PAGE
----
Q&A with John Ridley & 5 Things About American Crime

It's cliche to say to begin a sentence with "it isn't every day..." but it really isn’t every day that you have the chance to meet an Academy Award winning writer. So, when I recently heard that John Ridley would be gracing Norwood Club with his presence, I immediately jumped at the opportunity. Beyond taking home the 2013 Academy Award for Best Adapted Screenplay for 12 Years A Slave, Ridley is also the mastermind behind ABC’s current drama, American Crime and is slated to further impress the masses next year with a new Marvel series.

All. Hail.

The talk was moderated by highly esteemed Journalist and author of “Columbine” Dave Cullen, who, surprise, did a phenomenal job co-piloting Ridley as he navigated the American Crime landscape and its spectrum of hot points. Over what seemed to be the shortest hour of all time, I picked up a number of interesting American CrimemorselsHere were my five favorites:

American Crime is not about the trial, it’s about the people.

While the series is centered around a racially charged murder and the ensuing trial, don’t mistake it for an indie Law & Order (though, another thing I learned from the talk was just how difficult writing for Law & Order and all of those plot-always-changing series must be. But, I digress.) American Crime focuses on the multifaceted human aspect of each character and storyline. The show is not meant to exist in definitives, but rather, to flourish in the very gray nature of mankind.

Editing is (almost) everything.

Editors are artists. This was a significant take-away from the discussion. As an audience, we cannot possibly identify key edits in a film or show. After all, that’s the whole point of editing. However, Ridley gave great praise to the American Crime editing team, reminding us once more that what happens behind the cameras is just as critical as what happens in front of them.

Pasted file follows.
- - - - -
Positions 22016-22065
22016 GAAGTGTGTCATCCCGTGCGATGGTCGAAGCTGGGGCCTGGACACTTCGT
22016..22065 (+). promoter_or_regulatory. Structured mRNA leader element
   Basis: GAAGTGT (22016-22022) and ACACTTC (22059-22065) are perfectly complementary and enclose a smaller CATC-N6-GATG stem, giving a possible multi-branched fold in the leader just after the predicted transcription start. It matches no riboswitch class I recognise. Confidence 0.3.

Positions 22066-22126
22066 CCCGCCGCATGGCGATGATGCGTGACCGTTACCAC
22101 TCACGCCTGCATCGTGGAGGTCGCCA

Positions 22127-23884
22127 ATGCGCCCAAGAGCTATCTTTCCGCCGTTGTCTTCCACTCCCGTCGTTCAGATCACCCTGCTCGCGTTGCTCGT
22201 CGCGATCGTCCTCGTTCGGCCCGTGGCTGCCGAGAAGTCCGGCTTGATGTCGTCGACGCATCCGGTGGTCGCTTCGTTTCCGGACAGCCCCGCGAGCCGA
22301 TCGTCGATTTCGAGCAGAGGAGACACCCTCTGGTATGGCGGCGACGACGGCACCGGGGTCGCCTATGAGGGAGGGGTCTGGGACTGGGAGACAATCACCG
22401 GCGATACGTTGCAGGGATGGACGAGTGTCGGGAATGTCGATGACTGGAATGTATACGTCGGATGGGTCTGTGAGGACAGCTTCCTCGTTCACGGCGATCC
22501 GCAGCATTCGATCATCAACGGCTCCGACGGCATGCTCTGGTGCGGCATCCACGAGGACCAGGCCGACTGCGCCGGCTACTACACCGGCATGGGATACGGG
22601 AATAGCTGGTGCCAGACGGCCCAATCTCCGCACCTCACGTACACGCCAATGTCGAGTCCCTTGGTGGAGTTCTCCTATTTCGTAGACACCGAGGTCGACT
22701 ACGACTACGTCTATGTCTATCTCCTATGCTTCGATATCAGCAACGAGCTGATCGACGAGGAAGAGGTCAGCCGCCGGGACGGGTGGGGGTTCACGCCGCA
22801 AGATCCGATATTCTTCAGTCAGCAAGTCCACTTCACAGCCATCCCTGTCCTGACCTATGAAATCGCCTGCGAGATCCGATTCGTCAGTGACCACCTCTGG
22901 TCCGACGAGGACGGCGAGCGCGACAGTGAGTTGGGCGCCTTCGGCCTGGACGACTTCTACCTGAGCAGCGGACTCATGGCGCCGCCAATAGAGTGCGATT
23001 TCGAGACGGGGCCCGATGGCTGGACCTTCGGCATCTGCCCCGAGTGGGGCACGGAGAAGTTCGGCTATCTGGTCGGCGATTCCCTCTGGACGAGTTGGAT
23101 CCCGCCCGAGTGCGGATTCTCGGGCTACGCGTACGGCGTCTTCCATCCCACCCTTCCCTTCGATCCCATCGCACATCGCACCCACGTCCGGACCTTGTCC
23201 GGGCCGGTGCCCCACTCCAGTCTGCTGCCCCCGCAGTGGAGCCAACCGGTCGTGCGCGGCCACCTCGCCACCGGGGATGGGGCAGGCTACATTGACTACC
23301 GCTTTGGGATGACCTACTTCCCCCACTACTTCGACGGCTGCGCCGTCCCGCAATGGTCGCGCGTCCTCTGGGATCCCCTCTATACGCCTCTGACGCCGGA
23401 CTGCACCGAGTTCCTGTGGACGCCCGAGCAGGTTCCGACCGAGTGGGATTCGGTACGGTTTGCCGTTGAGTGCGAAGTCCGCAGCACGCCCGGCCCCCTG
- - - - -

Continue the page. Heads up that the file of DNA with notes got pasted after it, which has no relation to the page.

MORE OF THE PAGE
American Crime is sort of like… American Horror Story?

And, no, not because of excessive gore, thankfully. American Crime is similar to American Horror story in that, if it returns for a second season, it will present an all new plot with an all new cast in an all new city.

The season was written without regard for commercial breaks.

Again, this is the type of tidbit that most people might shrug their shoulders at. However, anyone in writing-for-TV or TV productions will tell you that to write without regard for commercial breaks is almost unheard of. Think about it: what keeps you from switching the channel when the commercials come on? Sure, you may watch a show regularly and so you may be inclined to stay tuned, but could a quick 2-minute flip to “Big Bang” reallyhurt? Well, if you’re left with a mini cliffhanger, you probably won’t want to risk missing the opening scene upon return. Thus, writing for commercial breaks. However, Ridley’s strategy when taking on American Crime was to write with so much emotional velocity that each and every scene was as powerful and engaging as the next. #Ambition, #achieved.